The Creature Within

Pregnant lady with stuffed toy

One pregnancy thing no one can quite prepare you for (at least no one prepared me for) is the third trimester baby-moving. It’s so far beyond the sweet butterfly wings of quickening. And even the late second-trimester gentle nudges. Now, my visibly, pretty much constantly shifting belly—an area I once had some semblance of control over—inevitably reminds me of Sigourney Weaver and her alien spawn. In, you know, a sweet way.

At night in bed I am glued to Belly TV. “That was an arm! A leg! A head! OMG, it’s so crazy.” Anyone listening might think I was watching the Sci-Fi channel with headphones.

I make my husband feel and watch with me and he is similarly tripped out by the undulations that look very much like a cat squirming under a sheet. “What do people with multiples do?” he asked yesterday. “I don’t know,” I answered, “but it must feel like a sack of puppies in there!”

This is all excellent, of course. As my therapist said, “You want an active baby.” But I keep flashing back to the woman with twins I met, eight months along, who said she was no longer afraid of labor. She was getting the breath knocked out of her by the constant tussling and kicks to the ribs and just wanted them OUT, NOW. I thought she might be exaggerating, or that it was a twins thing. But after a few swift kicks to some of my sorest pelvic ligaments this week I’m beginning to see how this is really nature’s way of moving things along, including fear.

If the ultrasound print-outs and the growing belly weren’t evidence enough, watching my body move without me makes it abundantly clear to my whole brain that I have a human being growing inside me. I wasn’t quite getting it before. And this is simultaneously awe-inspiring/magical and woah/a little creepy.

I think all of these responses—which I likely share with most first-time pregnant women (right?)— are because I’m fundamentally in denial that I’m an animal. Sure, I eat, sleep, poop, pee, have sex, and respond to pain and pleasure just like any other mammal, but there’s a part of me that is so disconnected from my animal nature that pregnancy, birth, and labor sometimes seem downright weird. Even though they’re the basis of our existence and a species. I assume that’s why we’ve so heavily pathologized and medicalized birth—it’s freaky-deaky to be reminded that we’re basically gorillas a step or two removed. So we often ask women to birth on their backs and quietly please and automatically offer pain meds and cut them open, sometimes for medically questionable reasons. We shuffle the animal out of the room—or muzzle her.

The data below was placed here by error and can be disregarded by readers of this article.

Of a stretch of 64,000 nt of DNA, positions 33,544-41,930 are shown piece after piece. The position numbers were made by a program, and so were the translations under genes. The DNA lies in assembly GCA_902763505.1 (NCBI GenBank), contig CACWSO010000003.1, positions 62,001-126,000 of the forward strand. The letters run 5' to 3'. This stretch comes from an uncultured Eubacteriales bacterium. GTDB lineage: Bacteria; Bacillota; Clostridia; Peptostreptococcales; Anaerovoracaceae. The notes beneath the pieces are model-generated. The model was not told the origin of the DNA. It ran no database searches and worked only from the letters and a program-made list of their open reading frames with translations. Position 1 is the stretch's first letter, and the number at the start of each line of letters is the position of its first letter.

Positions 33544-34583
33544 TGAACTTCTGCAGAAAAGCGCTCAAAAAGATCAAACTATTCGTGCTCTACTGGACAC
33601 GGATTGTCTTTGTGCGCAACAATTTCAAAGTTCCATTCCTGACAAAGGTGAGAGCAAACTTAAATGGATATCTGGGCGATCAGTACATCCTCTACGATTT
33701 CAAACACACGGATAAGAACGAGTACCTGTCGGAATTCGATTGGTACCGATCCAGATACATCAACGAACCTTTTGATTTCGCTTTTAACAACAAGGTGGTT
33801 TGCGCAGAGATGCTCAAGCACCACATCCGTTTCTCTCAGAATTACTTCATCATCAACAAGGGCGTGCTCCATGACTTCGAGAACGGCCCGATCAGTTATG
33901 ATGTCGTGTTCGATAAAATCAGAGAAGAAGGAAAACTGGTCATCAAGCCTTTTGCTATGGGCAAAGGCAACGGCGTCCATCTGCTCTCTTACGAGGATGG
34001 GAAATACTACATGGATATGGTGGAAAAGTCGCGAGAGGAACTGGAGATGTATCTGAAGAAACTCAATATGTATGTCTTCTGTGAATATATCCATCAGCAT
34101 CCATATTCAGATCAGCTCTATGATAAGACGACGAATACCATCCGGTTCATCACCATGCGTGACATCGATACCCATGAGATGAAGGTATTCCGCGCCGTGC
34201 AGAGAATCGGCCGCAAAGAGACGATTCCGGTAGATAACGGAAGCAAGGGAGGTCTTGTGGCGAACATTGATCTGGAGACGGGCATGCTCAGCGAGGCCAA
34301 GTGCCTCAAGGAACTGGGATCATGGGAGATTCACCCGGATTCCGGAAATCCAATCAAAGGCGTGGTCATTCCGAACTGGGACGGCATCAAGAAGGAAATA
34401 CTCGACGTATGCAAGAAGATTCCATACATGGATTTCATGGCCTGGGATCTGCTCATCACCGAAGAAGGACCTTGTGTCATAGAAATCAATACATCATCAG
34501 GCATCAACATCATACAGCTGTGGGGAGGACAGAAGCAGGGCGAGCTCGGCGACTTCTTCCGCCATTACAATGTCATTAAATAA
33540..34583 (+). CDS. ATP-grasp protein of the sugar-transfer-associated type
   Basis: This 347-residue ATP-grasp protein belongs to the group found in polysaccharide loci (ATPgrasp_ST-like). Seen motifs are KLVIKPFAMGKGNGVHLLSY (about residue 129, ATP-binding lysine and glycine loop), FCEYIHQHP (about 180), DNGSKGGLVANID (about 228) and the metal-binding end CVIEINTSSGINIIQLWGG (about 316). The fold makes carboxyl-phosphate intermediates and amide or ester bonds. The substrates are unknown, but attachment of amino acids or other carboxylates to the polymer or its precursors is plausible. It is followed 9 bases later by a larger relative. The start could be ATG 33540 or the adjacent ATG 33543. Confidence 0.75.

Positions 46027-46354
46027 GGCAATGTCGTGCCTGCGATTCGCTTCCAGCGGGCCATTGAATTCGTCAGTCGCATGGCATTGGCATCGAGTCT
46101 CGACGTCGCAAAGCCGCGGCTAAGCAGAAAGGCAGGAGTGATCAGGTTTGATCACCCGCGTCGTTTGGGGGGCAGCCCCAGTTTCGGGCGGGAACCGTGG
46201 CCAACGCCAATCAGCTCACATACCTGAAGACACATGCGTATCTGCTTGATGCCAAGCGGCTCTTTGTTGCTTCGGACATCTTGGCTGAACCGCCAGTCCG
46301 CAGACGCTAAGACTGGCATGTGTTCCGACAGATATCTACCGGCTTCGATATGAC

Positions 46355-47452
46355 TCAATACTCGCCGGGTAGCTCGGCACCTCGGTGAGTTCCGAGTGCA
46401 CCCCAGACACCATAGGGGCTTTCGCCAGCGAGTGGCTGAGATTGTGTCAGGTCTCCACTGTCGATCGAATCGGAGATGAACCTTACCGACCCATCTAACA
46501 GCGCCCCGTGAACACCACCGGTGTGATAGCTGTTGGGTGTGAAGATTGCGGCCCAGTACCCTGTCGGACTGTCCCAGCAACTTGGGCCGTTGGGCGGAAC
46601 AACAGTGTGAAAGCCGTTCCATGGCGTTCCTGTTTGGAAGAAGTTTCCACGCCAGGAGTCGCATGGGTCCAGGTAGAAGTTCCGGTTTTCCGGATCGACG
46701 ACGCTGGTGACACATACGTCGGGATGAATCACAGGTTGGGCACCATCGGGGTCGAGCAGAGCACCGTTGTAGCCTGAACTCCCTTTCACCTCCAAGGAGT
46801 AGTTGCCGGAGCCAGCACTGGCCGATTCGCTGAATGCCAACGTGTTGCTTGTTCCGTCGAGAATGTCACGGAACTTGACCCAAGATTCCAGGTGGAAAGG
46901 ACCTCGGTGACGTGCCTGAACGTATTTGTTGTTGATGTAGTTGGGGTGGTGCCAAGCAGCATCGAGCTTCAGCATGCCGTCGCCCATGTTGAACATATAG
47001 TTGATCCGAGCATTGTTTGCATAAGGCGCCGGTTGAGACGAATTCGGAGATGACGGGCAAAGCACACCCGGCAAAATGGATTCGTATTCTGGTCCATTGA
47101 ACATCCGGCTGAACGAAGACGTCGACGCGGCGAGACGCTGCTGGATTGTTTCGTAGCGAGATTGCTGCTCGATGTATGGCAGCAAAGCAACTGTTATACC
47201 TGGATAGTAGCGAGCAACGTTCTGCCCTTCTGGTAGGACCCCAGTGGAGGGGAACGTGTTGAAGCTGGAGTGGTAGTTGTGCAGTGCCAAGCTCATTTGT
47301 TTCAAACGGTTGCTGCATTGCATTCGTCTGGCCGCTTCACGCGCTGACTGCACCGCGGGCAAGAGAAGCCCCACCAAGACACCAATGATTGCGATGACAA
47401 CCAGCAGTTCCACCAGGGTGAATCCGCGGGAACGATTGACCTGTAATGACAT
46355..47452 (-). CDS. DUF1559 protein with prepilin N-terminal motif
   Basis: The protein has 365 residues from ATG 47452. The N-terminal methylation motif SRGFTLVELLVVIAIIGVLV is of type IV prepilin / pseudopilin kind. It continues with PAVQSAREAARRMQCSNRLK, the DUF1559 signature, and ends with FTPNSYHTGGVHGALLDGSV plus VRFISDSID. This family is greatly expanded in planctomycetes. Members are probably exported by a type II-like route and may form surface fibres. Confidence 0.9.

But from all I’m learning about natural labor it’s actually essential that we welcome the beast into the labor and delivery room—she’s the one who will go instinctual and guide our body through the process with movement and sound. One book, The Big Book of Birth, says “If you care about the wallpaper in the room you’ve come to the hospital too early.” That’s because our inner primate (or tigress or lioness) hasn’t entered the equation yet. When things get hard and fast and heavy—assuming everyone’s health is good—the beast will know what to do and dĂ©cor is not anywhere near her agenda.

Just like the creature in my belly who is a bit shocking for a human who forgets she’s an animal, this transformation from woman to birther is intense (a word I use sparingly, but seems apt) for all involved. And it makes sense that a first response would be to sanitize things a bit—literally and figuratively.

But what I’m learning is that there’s a little creature inside me, and that’s not some sci-fi movie (which, hello, was based on birth fears, of course). It’s the flow of life to life. And to best tend this critter, I have to touch into my inner creature and release her ancient, limbic wisdom and knowing—and maybe growls and pants and all-fours crawling—to allow this boy in me into the world.

I need to get into my animal. From her mama-bear, not-thinking, totally-present perspective, this whole labor thing looks perfectly normal and it’s pretty clear that the only “crazy” or “alien” thing is our denial of that essence. Ruff! Growl! Grrr! Rowr!